An illustration of a woman, drawn from life on the streets of London, from Vagabondiana by John Thomas Smith (1814).
This is a book written and illustrated by John Thomas Smith. It was published in 1813 and made from paper with printings of paintings. The author was born in 1766 inside a Hackney carriage. He was educated at the Royal Academy and was nicknamed ‘Antiquity.’ He attempted to become an actor, and then a sculptor. His eventual occupations were engraver, draughtsman and curator.
Metropolitan Sewers: Preliminary report on the drainage of the metropolis, John Phillips (1849)
The first page of Metropolitan Sewers: Preliminary report on the drainage of the metropolis, by John Phillips (1849).
Due to a combination of growing population, lack of sanitation and sewage systems, a result in the capital was several severe, contagious outbreaks of sickness, like cholera and typhoid. London’s Metropolitan Commission Sewers was established in 1848 as part of the solution to the issue. This text of 1849 describes the necessity for construction. It has plans for the running of a new sewer tunnel west to east, to transport London’s waste. The tunnel wasn’t built, but this map depicts London as far as Stratford.
East London, Walter Besant (1901)
Illustration ‘The Hooligans’ from East London by Walter Besant, 1901.
‘The Hooligans’, a picture from Walter Besant’s book East London, showcases five figures, two armed, in a dark room with an arched entrance. One man seems to be lying down in pain, possibly from an injury caused by the two armed men. In a passage below the picture it is stated that ‘the blood is very restless at seventeen.’ This could be related back to London’s notoriously high knife crime and gang violence rate, with thousands of children taking part. Despite being published in 1901 East London mirrors modern London and its violent tendencies.
What frightens me the most were ‘The Hooligans.’ Looking at the picture alone gives me the shivers. The beaten-up man lies defeated in the hands of the hooligans. These behaviours are similar in today’s knife crime London.
This book was published in 1901, and it was written by Walter Besant. Besant was born on August 14 1836 and died on June 9 1901. He was an English novelist and philanthropist and who wrote quite a lot of works, one of them is East London. A good enough question is why did he write East London? Besant wanted to describe the social evil in London’s East End. And in my personal opinion, in this book he wanted to show people who lived in the west and in the south how people live in the east.
Remarks on rural scenery : with twenty etchings of cottages, from nature; and some observations and precepts relative to the pictoresque [sic], John Thomas Smith (1797)
The title page from Remarks on Rural Scenery by John Thomas Smith (1797).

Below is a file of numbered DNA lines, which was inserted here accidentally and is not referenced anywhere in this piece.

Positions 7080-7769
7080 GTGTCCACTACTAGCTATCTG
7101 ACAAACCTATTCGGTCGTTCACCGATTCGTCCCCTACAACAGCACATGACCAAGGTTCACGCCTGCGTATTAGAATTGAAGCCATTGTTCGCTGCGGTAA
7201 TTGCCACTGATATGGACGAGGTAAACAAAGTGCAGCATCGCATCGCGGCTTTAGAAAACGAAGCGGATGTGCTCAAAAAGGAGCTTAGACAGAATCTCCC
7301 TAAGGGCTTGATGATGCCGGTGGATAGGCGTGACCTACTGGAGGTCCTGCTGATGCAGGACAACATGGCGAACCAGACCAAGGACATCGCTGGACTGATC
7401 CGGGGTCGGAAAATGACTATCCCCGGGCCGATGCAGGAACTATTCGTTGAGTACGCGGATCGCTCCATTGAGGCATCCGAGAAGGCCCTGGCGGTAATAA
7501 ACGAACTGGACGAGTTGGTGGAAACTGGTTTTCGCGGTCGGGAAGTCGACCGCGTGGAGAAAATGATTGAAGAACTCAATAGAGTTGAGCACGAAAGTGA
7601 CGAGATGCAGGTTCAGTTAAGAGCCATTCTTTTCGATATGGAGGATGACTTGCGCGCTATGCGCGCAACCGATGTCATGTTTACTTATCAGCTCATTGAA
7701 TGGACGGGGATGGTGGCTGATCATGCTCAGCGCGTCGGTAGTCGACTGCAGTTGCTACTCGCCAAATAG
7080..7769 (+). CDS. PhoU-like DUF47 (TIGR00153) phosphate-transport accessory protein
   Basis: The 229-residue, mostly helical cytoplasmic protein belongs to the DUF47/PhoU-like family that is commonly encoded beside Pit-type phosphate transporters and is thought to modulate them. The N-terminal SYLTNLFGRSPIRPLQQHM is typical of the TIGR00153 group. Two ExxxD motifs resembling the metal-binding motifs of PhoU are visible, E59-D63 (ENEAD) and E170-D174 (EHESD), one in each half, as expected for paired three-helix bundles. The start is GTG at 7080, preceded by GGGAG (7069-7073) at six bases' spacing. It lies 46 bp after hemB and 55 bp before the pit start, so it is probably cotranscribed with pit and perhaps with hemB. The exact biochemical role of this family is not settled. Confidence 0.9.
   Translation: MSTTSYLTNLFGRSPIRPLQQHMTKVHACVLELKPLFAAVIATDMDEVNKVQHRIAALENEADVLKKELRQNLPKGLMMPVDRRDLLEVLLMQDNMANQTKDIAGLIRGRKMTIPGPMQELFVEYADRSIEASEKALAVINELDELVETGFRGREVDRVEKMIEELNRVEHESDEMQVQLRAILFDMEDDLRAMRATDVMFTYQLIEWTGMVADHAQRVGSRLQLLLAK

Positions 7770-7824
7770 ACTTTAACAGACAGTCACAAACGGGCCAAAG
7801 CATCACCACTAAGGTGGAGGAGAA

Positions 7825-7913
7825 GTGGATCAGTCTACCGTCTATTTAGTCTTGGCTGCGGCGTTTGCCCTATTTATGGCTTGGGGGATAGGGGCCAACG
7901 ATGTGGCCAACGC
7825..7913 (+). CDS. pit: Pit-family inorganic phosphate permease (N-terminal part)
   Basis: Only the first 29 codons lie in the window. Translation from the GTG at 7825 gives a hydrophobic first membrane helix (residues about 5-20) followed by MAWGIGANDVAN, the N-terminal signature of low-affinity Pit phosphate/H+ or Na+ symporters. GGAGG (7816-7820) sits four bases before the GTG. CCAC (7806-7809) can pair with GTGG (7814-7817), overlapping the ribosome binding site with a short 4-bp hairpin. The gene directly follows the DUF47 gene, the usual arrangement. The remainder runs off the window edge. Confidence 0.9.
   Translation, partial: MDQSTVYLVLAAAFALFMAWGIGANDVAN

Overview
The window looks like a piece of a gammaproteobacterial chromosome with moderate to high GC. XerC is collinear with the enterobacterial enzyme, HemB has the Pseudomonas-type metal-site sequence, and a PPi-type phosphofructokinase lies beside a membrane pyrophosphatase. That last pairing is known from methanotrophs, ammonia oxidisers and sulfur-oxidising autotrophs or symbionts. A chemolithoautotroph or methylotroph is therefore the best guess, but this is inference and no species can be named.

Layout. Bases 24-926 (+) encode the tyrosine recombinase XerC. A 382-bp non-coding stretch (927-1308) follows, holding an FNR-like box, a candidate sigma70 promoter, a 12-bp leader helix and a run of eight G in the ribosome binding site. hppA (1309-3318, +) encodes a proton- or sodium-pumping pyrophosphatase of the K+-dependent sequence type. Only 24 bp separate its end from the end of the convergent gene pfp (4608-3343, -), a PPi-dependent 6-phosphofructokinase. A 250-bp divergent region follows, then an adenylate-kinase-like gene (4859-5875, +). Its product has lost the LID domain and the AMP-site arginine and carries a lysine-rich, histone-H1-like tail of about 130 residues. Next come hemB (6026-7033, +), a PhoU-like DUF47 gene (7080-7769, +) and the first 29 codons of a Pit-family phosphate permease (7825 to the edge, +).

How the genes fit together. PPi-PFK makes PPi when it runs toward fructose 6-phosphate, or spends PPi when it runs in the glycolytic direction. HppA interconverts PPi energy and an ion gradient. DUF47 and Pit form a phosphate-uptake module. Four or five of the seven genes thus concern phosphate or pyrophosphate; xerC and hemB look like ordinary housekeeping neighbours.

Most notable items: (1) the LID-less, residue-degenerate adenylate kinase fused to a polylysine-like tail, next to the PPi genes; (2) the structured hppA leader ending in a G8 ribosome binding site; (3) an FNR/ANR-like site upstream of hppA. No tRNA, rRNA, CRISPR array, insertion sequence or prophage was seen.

The book Remarks on Rural Scenery was written in 1797 by John Thomas Smith, as the first of two items bound together. The author was also known as ‘Antiquity Smith’ and was born in 1766 in a Hackney carriage. When he left school he tried to become a sculptor, but left to study at the Royal Academy to become a painter, engraver and antiquarian. With this book he tried to bring to the mainstream the picturesque life in rural areas of England.
Common Lodging House Act, Metropolitan Police (1851)
The first page of the Common Lodging House Act by the Metropolitan Police (1851).
The industrial revolution contributed to the population growth in the nineteenth century. During the century a record number of people relocated to London. By the middle of the century areas where cheap lodging could be found grew dangerously congested. The least expensive types of lodging were common lodging houses, where residents shared rooms and frequently beds with multiple other residents. Under the 1851 Act, these homes were registered with Metropolitan Police. These regulations were a direct reaction to the inadequate conditions of crowded housing and unscrupulous landlords and recognised the risks to public health posed by disease and poor sanitation.
The Common Lodging Housing Act, 1951, sometimes known as the Shaftesbury Act, is an Act of the Parliament of the United Kingdom. It is one of the principal British Housing Acts. It gave London boroughs the power to supervise public health regarding ‘common lodging houses’ for the poor and migratory people. This included fixing a maximum number of lodgers permitted to sleep in each house, promoting cleanliness and ventilation, providing inspection visits and ensuring segregation of the sexes. These powers were extended to local authorities in the Common Lodging Housing Act of 1851.
Malaeka and Inayah